Either way, neither the requirement of physicality as fine nor gross motor skills decisively refute the cybersport thesis. The scene is thus set for introducing another much more fundamental way of drawing the distinction between esports and sports in terms of physicality – namely with reference to the immediacy between practitioner and playing field.

Physicality as Immediacy

In his contribution to the debate surrounding the cybersport thesis, Holt (2016), develops a theoretical framework intended to show that there is a fundamental gap between physicality and virtuality in esports. To show why esports or “cybersports” can never be properly physical, Holt introduces a framework based round two concepts: “domain of execution” and “domain of application” (Holt, 2016). These are defined by Holt in the following manner:

The domain of execution is subject-specific, a matter of where the execution occurs; by contrast, the domain of application is object-specific, where the action’s outcome is meant to obtain (Holt, 2016, pp. 8-9).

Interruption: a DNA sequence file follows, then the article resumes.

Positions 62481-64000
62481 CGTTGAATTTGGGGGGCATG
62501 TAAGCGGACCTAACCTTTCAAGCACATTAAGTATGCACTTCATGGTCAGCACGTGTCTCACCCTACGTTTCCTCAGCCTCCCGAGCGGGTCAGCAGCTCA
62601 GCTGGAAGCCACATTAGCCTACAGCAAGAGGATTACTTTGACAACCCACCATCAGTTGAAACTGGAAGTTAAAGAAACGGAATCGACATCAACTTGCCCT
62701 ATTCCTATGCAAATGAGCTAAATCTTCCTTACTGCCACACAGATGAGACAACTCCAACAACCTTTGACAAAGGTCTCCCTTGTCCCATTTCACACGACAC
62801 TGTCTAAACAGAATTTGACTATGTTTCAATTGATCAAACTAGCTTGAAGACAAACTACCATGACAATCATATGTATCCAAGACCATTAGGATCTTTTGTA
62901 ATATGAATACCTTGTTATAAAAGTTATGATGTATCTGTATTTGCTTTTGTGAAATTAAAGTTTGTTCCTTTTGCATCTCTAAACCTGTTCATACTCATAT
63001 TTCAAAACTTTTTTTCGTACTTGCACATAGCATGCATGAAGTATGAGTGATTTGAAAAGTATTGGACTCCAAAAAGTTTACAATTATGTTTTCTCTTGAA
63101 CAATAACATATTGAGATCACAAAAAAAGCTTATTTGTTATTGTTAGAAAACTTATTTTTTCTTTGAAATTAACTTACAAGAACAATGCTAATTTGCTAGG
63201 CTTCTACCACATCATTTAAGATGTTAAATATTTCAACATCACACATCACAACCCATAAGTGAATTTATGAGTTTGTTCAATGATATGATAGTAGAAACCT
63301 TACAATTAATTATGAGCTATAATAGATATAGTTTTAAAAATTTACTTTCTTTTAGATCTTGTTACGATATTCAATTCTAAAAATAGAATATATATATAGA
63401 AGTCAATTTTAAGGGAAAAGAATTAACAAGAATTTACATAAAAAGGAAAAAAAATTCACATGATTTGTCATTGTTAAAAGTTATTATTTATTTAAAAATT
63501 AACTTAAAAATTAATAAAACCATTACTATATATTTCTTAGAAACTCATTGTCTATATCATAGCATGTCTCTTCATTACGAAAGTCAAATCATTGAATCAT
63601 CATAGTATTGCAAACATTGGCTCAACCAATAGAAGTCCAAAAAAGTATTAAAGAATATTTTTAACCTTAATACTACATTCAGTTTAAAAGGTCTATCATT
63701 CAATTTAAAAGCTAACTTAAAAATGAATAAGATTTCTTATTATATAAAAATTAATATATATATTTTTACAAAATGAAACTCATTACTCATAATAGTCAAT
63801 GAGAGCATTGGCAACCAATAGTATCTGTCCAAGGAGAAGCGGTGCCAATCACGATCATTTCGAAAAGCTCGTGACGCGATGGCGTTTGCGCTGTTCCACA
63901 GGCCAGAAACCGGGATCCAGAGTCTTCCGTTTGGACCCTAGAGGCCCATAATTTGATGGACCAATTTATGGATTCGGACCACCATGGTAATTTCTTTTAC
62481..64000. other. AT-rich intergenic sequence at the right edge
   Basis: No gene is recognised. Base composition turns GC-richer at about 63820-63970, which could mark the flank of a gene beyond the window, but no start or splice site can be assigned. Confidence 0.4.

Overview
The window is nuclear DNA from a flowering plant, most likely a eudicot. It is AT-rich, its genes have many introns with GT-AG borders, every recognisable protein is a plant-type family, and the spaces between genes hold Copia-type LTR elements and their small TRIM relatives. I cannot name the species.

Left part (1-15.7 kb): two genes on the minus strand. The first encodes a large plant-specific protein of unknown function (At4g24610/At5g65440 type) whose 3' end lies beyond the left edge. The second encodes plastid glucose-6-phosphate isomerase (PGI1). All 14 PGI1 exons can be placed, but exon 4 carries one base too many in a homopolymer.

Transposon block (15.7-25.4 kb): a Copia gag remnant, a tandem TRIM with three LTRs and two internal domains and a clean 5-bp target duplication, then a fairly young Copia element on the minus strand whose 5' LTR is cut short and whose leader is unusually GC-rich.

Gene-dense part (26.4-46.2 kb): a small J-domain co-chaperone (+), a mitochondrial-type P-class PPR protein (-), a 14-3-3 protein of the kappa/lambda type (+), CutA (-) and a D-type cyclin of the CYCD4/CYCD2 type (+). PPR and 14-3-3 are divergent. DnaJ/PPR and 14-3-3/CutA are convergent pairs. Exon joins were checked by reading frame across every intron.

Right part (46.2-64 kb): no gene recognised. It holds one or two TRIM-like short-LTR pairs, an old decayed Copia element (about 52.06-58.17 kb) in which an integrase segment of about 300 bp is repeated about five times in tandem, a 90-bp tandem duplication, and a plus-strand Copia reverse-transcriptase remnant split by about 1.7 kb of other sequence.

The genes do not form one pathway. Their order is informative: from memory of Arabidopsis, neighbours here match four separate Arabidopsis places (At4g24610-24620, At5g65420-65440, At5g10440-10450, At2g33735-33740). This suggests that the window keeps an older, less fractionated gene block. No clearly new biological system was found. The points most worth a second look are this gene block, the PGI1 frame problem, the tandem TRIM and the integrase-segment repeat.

I will refer to this framework of domain of execution and domain of application as Holt’s theoretical framework. In further clarifying it, Holt (2016, p. 8) contrasts the case of a face-to-face conversation with that of a telephone conversation, noting that in the case of a face-to-face conversation, there is a general overlap between domain of execution and domain of application, whereas a telephone conversation involves, Holt argues, a significant spatial difference between these domains. An overlap in the domains of execution and application is then presented by Holt (2016, p. 9) as an essential feature of sports: Where the subject is acting must also be where the results of their activity occur. For Holt, this is where esports can be seen to fall outside the world of sports. According to Holt, there is something qualitatively different about the way esports practitioners engage with their playing field, over and above the motor skills required, compared to how purely physical athletes engage with theirs. In the context of Holt’s theoretical framework, there is something qualitatively different about the relationship between domain of execution and domain of application in esports. For Holt, this difference concerns a lack directness or overlap in the relationship between subject and playing field in esports: An esports practitioner simply cannot engage directly with their domain of application because the domain of application as a space is removed from the subject’s space of execution. That is to say, according to Holt, esports necessarily involves separate domains of execution and application: